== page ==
Wireless sensors aim to unravel hospital lines
A patient in an intensive care unit can be tethered to a half a dozen cables for monitoring his or her vital signs as well as several intravenous lines. The tangle of wires and lines has been likened to a bowl of spaghetti and has long been a frustration for nurses. “Just getting rid of those wires would be fabulous,” said Ann Smith, the patient care supervisor of the intensive care unit at the Wheaton Franciscan St. Joseph Campus. (Milwaukee Journal Sentinel)
Not-for-profit health care outlook remains negative
The sputtering national economy, a rising federal deficit, and lean state budgets are getting blamed for debt downgrades in the not-for-profit healthcare sector which are expected to continue through the rest of the year and beyond, according to Moody’s Investors Service. “It is a negative outlook,” says Lisa Goldstein, associate managing director at the bond rating agency. “We have had a negative outlook on this sector since November 2008, starting with the financial crisis. It speaks to continued pressure on hospitals financial performance for the next 12 to 18 months.” (HealthLeaders Media)
Doctor shortage likely to worsen with health care law
In the Inland Empire, an economically depressed region in Southern California, President Obama’s health care law is expected to extend insurance coverage to more than 300,000 people by 2014. But coverage will not necessarily translate into care: Local health experts doubt there will be enough doctors to meet the area’s needs. There are not enough now. Other places around the country, including the Mississippi Delta, Detroit and suburban Phoenix, face similar problems. The Association of American Medical Colleges estimates that in 2015 the country will have 62,900 fewer doctors than needed. And that number will more than double by 2025. (New York Times)
How shifts, night work affect hospital workers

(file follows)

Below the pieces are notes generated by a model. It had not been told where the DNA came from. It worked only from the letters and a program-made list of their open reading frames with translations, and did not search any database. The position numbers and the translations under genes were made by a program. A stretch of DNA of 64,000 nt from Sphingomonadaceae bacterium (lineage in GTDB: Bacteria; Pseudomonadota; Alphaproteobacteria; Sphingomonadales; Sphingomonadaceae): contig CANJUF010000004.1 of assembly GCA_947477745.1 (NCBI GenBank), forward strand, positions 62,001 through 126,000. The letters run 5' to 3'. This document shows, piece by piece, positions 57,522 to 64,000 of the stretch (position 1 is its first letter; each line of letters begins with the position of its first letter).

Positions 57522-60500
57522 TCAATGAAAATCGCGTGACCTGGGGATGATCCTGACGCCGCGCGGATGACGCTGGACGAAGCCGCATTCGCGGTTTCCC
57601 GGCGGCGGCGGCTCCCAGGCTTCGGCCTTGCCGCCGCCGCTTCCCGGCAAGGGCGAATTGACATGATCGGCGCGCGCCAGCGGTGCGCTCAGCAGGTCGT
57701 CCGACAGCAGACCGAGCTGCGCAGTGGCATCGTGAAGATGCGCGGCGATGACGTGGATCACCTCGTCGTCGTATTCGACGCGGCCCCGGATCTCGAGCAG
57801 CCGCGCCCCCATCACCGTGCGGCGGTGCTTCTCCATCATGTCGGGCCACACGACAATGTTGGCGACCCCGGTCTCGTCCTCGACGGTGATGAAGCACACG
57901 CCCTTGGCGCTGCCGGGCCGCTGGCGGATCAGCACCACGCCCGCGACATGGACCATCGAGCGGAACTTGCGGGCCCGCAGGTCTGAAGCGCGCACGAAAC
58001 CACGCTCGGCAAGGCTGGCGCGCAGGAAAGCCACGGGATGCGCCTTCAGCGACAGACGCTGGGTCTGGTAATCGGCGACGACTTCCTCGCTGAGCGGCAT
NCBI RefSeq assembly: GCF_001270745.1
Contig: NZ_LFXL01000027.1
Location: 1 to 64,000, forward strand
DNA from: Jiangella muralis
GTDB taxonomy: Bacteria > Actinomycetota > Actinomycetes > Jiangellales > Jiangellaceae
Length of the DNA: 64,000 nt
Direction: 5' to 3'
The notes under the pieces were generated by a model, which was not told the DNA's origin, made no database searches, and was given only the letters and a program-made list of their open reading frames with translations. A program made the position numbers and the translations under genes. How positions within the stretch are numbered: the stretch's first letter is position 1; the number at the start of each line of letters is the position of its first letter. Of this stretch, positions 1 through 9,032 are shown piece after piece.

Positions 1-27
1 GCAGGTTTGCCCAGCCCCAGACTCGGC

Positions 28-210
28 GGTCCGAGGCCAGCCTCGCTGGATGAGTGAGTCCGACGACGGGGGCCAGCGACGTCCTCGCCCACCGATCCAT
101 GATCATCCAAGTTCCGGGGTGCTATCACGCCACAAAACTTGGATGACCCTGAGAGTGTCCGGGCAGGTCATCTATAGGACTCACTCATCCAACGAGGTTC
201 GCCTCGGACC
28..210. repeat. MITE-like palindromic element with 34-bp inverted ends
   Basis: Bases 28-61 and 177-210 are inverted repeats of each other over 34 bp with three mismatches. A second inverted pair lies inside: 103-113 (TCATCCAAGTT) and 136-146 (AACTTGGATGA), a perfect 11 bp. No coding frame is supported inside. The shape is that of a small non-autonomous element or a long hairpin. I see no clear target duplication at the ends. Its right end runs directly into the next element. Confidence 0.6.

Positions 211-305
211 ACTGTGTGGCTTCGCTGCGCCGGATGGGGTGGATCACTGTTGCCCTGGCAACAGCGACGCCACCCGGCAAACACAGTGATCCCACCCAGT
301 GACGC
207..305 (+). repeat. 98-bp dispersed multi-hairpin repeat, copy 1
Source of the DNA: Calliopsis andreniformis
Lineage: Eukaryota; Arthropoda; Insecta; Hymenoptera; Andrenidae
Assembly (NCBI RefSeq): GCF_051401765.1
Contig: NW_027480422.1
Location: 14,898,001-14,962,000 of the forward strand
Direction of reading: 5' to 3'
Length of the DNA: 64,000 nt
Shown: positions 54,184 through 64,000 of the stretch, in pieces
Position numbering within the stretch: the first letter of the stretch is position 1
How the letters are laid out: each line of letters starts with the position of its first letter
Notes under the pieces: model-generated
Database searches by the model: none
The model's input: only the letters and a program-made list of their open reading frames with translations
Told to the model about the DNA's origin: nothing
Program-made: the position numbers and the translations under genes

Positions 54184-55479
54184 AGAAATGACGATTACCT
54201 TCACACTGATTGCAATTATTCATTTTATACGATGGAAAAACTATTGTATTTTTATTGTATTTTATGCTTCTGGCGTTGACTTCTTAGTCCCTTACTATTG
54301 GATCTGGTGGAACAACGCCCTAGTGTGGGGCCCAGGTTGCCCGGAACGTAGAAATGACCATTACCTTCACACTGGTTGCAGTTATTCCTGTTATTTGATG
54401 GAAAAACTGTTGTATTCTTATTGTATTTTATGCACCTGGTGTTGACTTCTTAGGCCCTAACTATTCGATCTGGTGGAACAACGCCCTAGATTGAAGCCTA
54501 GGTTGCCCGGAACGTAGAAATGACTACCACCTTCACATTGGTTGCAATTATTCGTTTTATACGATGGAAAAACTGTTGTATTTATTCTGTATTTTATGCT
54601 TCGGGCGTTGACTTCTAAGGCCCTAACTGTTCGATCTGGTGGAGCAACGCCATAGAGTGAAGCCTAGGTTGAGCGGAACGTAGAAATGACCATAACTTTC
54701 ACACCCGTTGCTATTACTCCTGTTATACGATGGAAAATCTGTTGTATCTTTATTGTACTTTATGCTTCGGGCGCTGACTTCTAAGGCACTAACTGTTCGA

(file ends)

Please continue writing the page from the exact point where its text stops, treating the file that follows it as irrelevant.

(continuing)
Recent findings about the ill effects of shift work and lack of sleep might be worrisome for hospital workers based on that lifestyle. For instance, residents now work regulated hours under duty-hour limits to improve patient safety. But few may have considered what shift work, particularly at night, can do to hospital workers. A study online yesterday in BMJ that didn’t specifically look at healthcare jobs found shift work (evening, irregular or unspecified shifts, mixed schedules, night shifts and rotating shifts) is linked to more heart attacks and strokes. (Fierce Healthcare)
Miami med school’s big ambitions led to big layoffs
Long before the University of Miami announced in May that its Miller School of Medicine had financial problems big enough to force layoffs of about 900 full-time and part-time workers, there were signs of serious trouble. As far back as October, billionaire car dealer Norman Braman wrote in a memo to fellow UM trustees that he and colleagues had been receiving anonymous letters for months “outlining a host of wrongdoings, mostly at the medical school.” Braman and others closely tied to the school warned UM officials the medical school was spending too much, too fast in the push to build a world-class medical center. (Miami Herald)